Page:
Saturday, August 29, 2009

Impotent China

The Irrawaddy Editorial

The increased tension and fighting between Burmese troops and ethnic armies along the Sino-Burmese border has sent thousands of refugees fleeing to China. This has prompted Chinese foreign ministry officials to express hope that Burma can “properly deal with its domestic issue to safeguard the regional stability of its bordering area with China.”

Authorities in the southeastern Chinese province of Yunnan say some 10,000 people have already fled across the border from Burma in recent days due to the recent clashes. Most are Burmese-born Chinese and Chinese nationals living along the border.

Over the past few months, Beijing has been engaging in quiet diplomacy with Naypyidaw to urge the Burmese junta to solve the ethnic issue along the border in a peaceful way. When Gen Maung Aye visited Beijing in June, Chinese leaders again requested him not to use force against ethnic ceasefire groups and to maintain stability there.

Burmese leaders are also reportedly unhappy, as Chinese continue to support ethnic groups along the border. Many Burmese military leaders harbor anti-China sentiments, as China has in the past heavily backed ethnic armies and the now defunct Communist Party of Burma (CPB). The Wa and Chinese from the Kokang region were former members of the CPB.

However, it seems the Burmese leaders did not listen to China’s advice. Instead, the regime went ahead with plans to press the ethnic groups near the border to disarm and form border guard forces. The regime aims to complete this transformation before elections are held next year.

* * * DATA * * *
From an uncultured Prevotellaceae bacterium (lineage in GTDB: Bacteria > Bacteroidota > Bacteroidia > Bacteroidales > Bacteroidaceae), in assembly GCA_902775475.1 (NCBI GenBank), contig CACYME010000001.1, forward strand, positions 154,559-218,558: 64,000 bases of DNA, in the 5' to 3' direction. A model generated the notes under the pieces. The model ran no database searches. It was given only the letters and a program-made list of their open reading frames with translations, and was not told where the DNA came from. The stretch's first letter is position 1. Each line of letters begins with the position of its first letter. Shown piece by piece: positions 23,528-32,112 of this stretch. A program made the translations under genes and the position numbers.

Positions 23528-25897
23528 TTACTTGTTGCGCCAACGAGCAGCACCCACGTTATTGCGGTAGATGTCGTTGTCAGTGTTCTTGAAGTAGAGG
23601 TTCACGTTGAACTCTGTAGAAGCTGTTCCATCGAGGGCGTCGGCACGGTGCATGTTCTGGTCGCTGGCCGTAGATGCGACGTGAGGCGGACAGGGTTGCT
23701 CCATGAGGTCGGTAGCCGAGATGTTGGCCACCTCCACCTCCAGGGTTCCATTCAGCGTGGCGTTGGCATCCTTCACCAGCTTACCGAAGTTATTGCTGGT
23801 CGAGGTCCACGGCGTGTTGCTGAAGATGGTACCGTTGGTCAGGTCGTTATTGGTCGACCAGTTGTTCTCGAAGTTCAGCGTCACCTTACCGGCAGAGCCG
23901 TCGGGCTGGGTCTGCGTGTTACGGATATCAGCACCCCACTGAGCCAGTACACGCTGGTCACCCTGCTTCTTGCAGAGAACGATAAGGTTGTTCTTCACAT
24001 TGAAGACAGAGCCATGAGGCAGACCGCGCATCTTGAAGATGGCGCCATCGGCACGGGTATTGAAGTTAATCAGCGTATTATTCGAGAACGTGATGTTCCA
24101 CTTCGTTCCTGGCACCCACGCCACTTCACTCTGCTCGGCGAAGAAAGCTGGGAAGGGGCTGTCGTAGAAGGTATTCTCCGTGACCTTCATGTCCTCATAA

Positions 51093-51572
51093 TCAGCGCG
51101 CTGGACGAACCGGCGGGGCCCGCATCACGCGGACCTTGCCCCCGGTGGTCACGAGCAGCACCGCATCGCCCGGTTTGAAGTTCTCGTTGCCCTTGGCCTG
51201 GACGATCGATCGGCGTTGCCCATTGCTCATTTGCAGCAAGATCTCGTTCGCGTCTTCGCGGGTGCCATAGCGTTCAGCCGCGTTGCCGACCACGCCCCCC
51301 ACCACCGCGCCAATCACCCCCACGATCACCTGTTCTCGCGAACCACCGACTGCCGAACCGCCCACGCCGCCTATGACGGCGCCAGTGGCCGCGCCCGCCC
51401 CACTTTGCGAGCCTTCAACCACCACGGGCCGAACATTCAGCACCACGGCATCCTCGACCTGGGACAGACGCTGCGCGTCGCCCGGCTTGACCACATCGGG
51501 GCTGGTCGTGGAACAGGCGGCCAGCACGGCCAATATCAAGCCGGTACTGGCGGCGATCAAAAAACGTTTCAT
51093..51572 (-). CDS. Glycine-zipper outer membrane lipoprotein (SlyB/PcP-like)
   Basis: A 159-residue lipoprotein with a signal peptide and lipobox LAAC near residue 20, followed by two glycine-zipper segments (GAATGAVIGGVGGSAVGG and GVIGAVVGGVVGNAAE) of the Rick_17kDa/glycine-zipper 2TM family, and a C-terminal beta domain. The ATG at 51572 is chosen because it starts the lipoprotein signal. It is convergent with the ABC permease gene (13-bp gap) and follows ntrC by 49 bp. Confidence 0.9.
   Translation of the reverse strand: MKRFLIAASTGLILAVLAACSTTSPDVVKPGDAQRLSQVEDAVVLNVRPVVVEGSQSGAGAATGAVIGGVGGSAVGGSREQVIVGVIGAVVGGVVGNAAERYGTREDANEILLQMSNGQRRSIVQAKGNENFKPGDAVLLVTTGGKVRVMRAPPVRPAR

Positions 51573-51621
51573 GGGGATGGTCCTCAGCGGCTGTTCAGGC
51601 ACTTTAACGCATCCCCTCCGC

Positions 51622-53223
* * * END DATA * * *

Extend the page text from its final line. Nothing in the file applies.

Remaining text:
The current conflict has been 20 years in the making. It is a direct result of the regime’s refusal to grant the ethnic ceasefire groups the self-determination they seek within the framework of a federal union.

The greatest irony of this situation is that China, a major arms supplier and staunch ally of the repressive regime for the past two decades, has proven to be impotent in its efforts to persuade the junta leaders to find a political solution to this issue.

China has consistently backed the regime at the UN Security Council, exercising its veto power to block resolutions condemning the regime for its brutal repression of dissent, arguing that these actions do not represent a threat to international security.

In early August, Chinese foreign ministry officials even defended the regime’s decision to sentence detained Nobel Peace Prize winner Aung San Suu Kyi to a further 18 months under house arrest, saying that the international community must respect Burma’s judicial sovereignty.

After decades of defending the junta, China’s leaders are learning the hard way that the Burmese junta’s sole concern is its own self-preservation. It cares as little about what Beijing wants as it does about the democratic aspirations of Burma’s people.

Like it or not, Beijing’s approach to Burma—and its status as an emerging superpower—is being put to the test. Unless it can find a way to rein in the generals, China risks not only instability along its border with Burma, but also appearing to be powerless to defend its own interests.

READ MORE---> Impotent China...

Fighting Stops as Kokang Surrender Arms to Chinese

The Irrawaddy News

Fighting near the Sino-Burmese border came to an abrupt halt today after about 700 Kokang troops handed over their weapons to Chinese officials following days of clashes that sent thousands fleeing across the border.

Aung Kyaw Zaw, a Burmese military analyst who is close to the Kokang, told The Irrawaddy on Saturday that at least 700 soldiers from the Myanmar National Democratic Alliance Army (MNDAA), an ethnic-Kokang militia, crossed the border into China today and surrendered their arms to local officials.

Kokang troops at a ceremony marking the 20th anniversary of the founding of the MNDAA.